Understanding Kentucky's Auto Accident Statute of Limitations

There is a two year statute of limitations for auto accident claims in Kentucky.

March 22, 2022

Article at a Glance:

  • Kentucky's two year auto accident statute of limitations
  • When the two year period begins to run
  • Application of the limitations period to your case


What is the auto accident statute of limitations in Kentucky?

There is a two year statute of limitations for auto accident claims in Kentucky. This limitation is found in Kentucky Revised Statute ยง 304.39-230, which states:

304.39-320 Limitations of actions.

(1) If no basic or added reparation benefits have been paid for loss arising otherwise than from death, an action therefor may be commenced not later than two (2) years after the injured person suffers the loss ... If basic or added reparation benefits have been paid for loss arising otherwise than from death, an action for further benefits, other than survivor's benefits, by either the same or another claimant, may be commenced not later than two (2) years after the last payment of benefits.

This means a lawsuit alleging auto negligence must be filed no later than two years after the collision or it will be considered time-barred. If basic reparation benefits have been paid (i.e. PIP payments for medical expenses or lost wages), the two year period begins to accrue after the last payment of such benefits. There are many nuances to this two year deadline, which are set forth in Kentucky case opinions. For this reason, it is important to speak with an attorney if you have been injured in an auto accident.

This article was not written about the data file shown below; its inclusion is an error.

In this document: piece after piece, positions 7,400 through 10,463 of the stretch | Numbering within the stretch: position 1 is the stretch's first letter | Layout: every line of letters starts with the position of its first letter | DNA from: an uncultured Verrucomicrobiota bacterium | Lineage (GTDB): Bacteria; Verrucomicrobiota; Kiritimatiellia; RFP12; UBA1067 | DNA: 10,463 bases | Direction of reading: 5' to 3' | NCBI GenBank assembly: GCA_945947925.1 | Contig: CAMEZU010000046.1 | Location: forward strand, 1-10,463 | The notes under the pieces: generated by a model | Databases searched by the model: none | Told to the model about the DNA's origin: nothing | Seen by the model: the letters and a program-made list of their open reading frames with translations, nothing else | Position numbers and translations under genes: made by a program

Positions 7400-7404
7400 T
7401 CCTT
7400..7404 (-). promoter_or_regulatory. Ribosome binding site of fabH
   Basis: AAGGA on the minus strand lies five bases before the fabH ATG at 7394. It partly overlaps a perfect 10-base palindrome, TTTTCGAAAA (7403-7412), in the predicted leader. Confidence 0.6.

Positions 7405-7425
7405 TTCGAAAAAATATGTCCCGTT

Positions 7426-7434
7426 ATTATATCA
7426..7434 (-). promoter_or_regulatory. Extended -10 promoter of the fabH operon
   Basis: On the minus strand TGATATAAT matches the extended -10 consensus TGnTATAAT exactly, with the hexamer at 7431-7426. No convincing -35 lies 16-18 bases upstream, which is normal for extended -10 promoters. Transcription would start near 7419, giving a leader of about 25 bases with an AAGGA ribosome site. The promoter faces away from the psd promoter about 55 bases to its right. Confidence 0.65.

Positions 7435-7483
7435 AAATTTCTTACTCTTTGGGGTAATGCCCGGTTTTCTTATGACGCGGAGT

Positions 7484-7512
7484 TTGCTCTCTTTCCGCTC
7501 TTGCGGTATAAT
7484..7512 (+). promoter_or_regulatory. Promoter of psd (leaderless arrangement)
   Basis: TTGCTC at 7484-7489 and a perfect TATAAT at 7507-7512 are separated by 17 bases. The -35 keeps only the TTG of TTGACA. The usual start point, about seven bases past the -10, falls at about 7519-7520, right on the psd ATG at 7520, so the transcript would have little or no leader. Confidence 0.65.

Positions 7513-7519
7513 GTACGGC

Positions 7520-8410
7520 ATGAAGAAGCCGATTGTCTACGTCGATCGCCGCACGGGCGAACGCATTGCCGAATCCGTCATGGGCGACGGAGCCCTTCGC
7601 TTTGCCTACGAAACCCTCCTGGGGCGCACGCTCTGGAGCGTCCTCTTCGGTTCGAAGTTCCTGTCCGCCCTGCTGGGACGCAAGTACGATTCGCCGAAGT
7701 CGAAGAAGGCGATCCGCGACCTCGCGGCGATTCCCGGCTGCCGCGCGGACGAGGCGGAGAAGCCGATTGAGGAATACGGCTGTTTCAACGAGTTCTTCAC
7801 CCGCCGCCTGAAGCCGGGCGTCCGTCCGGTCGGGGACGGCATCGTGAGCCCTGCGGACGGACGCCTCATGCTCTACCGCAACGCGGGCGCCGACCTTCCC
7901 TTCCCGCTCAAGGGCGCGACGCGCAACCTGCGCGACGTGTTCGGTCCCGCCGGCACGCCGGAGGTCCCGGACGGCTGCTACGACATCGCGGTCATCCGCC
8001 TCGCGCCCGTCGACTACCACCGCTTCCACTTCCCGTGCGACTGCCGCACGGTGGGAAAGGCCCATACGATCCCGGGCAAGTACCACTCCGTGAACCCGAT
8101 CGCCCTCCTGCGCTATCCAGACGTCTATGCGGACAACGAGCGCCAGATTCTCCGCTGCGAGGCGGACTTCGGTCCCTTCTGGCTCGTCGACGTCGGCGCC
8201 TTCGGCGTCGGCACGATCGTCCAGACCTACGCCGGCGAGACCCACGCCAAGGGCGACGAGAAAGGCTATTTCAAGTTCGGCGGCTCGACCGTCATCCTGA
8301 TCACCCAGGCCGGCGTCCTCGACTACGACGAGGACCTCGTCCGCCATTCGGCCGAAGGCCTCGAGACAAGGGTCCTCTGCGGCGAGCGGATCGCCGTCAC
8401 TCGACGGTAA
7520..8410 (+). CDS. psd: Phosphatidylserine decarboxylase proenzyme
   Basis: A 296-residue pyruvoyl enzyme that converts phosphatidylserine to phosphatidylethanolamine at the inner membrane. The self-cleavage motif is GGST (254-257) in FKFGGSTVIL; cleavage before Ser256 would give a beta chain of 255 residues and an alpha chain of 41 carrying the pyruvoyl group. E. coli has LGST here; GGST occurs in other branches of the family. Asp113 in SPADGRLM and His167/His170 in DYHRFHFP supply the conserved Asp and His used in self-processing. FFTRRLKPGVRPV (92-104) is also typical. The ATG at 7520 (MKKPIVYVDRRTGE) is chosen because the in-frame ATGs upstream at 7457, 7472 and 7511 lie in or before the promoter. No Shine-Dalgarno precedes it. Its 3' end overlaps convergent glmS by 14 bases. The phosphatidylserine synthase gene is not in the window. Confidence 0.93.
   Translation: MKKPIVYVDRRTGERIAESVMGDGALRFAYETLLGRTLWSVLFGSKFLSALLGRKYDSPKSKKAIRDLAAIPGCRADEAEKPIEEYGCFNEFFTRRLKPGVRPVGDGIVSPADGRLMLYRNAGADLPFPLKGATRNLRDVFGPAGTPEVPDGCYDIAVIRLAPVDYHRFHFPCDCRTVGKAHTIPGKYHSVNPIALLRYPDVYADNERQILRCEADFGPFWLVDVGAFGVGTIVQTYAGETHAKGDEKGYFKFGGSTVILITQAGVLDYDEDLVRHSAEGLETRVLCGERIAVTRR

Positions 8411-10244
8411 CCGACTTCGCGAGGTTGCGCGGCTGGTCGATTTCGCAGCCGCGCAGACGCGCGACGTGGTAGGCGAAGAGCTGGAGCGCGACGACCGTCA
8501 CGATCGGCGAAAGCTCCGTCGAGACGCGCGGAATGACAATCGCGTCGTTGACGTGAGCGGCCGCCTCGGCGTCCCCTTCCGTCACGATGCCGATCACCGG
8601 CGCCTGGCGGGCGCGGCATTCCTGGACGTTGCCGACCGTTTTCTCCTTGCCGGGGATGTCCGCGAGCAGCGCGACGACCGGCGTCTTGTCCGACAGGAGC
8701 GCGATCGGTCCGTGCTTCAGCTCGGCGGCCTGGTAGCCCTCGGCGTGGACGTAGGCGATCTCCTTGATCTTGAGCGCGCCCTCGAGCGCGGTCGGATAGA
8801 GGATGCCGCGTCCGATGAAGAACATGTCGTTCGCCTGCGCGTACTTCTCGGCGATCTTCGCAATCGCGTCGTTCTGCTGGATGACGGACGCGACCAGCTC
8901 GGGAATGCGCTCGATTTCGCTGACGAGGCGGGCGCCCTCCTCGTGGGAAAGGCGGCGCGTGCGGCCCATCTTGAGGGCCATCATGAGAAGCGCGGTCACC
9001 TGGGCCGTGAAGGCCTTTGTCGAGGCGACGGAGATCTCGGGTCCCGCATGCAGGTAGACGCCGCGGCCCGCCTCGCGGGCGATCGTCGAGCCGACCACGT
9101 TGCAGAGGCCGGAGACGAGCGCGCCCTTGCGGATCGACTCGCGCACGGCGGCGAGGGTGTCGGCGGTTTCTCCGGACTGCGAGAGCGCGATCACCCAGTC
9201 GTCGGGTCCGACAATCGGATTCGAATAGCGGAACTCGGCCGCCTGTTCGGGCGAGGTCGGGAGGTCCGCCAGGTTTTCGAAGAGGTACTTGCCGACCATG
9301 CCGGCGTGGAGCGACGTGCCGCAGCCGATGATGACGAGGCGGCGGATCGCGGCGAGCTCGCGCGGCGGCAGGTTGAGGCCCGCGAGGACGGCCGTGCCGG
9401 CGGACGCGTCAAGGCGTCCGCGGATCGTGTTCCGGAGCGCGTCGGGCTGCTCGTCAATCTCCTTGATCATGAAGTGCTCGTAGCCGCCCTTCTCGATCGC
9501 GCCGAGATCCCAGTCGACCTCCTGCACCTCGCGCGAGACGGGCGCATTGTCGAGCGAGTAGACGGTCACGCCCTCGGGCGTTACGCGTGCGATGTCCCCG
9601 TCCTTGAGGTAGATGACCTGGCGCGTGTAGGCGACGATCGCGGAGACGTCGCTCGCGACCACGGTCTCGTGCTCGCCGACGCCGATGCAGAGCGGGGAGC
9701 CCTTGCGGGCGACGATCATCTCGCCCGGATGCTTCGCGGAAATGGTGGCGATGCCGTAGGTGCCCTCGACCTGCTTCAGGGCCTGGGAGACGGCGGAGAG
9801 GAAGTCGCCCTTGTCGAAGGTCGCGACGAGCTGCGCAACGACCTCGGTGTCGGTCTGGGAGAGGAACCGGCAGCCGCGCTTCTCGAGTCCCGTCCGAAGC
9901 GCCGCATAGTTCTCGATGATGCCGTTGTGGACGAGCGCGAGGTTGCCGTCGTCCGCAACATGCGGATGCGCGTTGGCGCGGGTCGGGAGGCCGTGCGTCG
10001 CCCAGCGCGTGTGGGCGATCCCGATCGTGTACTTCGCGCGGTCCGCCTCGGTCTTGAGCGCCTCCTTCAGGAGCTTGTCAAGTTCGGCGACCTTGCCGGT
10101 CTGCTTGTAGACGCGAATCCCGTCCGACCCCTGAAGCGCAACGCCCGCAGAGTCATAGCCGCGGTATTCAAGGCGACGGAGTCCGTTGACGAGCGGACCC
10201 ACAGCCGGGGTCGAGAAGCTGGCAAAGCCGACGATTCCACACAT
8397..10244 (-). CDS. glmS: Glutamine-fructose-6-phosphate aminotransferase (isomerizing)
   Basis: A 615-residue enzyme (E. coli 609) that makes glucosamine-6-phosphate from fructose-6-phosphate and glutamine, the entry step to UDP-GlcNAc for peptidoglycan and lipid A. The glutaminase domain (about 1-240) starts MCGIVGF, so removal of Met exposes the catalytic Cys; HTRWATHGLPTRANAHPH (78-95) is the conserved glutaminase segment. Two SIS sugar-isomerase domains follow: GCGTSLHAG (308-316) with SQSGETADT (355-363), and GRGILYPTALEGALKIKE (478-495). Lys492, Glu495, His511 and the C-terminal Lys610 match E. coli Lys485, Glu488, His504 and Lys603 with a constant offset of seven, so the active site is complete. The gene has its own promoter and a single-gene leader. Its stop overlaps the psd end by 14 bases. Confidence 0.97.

When does Kentucky's auto accident statute of limitation begin to run?

As a general rule, the auto accident two year limitation period begins to run (accrue) on the date of the accident. But there are critical exceptions to this rule. A few of those exceptions are as follows:

PIP Benefits Paid - The two year limitation period runs on the earlier of (1) the date of the accident or (2) the last PIP benefit payment. In other words, if an auto insurance company paid medical expenses or lost wages pursuant to a PIP policy, the plaintiff benefiting from such payments can file an auto negligence lawsuit any time on or before the two year anniversary of the issuance of last payment, regardless of how much time has passed since the accident.

  • Example: On January 1, 2021, vehicle 1 negligently crashes his vehicle into a vehicle driven by John Smith, causing injury to Smith. Smith seeks medical treatment and his last date of treatment is June 1, 2021. Smith's auto insurance carrier pays for all of the medical treatment, pursuant to Smith's no-fault benefits, and issues its last payment on August 1, 2021. Smith has until August 1, 2023 to file a lawsuit against the driver of vehicle 1.

Age of Majority - The two year limitation period does not begin to run until the plaintiff is an adult. In Kentucky, age 18 is considered the legal age of majority. Therefore, a plaintiff can file an auto negligence lawsuit any time on or before his or her 20th birthday, regardless of how much time has passed since the auto accident.

  • Example: On January 1, 2017, vehicle 1 negligently crashes his vehicle into a vehicle driven by Jane Doe. Doe's 2-year-old daughter, Baby Doe, was in a car seat in the rear of the vehicle and was injured. Baby Doe's birthday is March 1, 2015. Baby Doe's statute of limitations does not run until her 20th birthday - March 1, 2035.